Missouri Valley: For the time being, we are back to the Missouri State-Wichita State axis that most people expected. But the recent purveyors of Valley Madness, the Northern Iowa Panthers, are moving into position to shake things up. It was right around this time of year in 2009 that Ben Jacobson's team began to construct its massive run (which eventually reached 11 games), and this season's on-the-move streak is up to seven after the cable-televised Sunday night come-from-behind job at the home of the front-running Bears, sealed by two Johnny Moran free throws. Not so fast, indeed. Indiana State's TreeFever seems to have worn off. After that triple-overtime classic at Wichita State, the Sycamores went oh for the week, losing to Evansville by three and getting revenged on at Creighton. The Bluejays didn't like that missed shot-turned-alleyoop that beat them in Terre Haute.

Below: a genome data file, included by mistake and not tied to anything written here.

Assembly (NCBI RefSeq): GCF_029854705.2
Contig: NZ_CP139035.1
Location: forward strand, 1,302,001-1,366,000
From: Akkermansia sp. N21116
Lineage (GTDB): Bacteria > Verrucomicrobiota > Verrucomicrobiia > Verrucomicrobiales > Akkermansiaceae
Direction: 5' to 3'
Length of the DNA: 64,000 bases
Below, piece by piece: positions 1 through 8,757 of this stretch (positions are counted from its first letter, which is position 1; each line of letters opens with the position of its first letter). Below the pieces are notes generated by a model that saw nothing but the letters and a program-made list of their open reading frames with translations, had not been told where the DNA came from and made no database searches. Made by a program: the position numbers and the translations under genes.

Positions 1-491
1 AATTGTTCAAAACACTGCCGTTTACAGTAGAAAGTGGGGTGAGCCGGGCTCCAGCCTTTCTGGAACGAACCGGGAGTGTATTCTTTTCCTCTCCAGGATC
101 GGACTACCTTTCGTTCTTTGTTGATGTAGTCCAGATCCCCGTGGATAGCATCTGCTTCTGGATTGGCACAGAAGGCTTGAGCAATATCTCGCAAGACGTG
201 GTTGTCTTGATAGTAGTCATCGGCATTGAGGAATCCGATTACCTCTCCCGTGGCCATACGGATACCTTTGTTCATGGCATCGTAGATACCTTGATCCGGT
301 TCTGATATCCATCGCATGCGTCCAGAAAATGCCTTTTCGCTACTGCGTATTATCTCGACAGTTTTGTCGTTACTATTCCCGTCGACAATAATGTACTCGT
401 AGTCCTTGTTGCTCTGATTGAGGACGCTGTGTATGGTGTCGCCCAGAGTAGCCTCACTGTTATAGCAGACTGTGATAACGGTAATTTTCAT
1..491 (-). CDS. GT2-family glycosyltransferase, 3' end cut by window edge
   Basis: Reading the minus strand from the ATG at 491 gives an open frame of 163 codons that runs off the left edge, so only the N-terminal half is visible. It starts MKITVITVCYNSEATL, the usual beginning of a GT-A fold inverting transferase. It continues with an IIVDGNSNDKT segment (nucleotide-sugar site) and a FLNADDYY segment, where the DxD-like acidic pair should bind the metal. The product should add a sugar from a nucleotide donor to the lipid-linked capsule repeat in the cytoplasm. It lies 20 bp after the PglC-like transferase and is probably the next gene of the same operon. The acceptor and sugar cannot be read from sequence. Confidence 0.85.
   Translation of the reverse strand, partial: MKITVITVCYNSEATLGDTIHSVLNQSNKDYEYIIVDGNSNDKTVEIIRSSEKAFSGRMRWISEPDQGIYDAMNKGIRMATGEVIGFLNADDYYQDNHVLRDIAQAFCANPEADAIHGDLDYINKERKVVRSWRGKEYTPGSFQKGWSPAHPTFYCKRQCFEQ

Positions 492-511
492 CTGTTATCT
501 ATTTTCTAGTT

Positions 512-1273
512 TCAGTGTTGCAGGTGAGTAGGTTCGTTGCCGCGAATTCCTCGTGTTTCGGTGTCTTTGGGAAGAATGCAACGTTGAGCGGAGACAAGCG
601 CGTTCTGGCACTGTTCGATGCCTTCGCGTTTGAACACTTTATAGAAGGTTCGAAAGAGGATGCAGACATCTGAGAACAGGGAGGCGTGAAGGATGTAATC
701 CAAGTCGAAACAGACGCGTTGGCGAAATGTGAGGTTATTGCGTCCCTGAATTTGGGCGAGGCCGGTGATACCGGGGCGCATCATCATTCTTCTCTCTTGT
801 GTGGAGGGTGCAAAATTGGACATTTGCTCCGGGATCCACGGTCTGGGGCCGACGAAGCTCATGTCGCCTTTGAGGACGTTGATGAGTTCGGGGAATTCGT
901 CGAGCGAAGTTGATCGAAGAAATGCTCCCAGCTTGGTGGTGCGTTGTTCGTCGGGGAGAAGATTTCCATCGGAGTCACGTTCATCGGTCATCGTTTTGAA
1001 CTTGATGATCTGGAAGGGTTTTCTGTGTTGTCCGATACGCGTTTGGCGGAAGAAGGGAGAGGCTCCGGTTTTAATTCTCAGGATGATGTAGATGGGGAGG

Conference USA: One thing we're learning about the ex-Metro is that it's not a bus league. Teams travel pretty comfortably across the wide expanse of C-USA country, from New Mexico to the Carolinas. It's a footprint similar to that of the Sun Belt, but road teams only win about a third of the games there. Here, it's almost an even-up, neutral court proposition. In 2010, away teams won 45 out of 95 league games... 47 percent. It might head that way this year, too, with 16 of 42 matchups thus far going to those who fly in.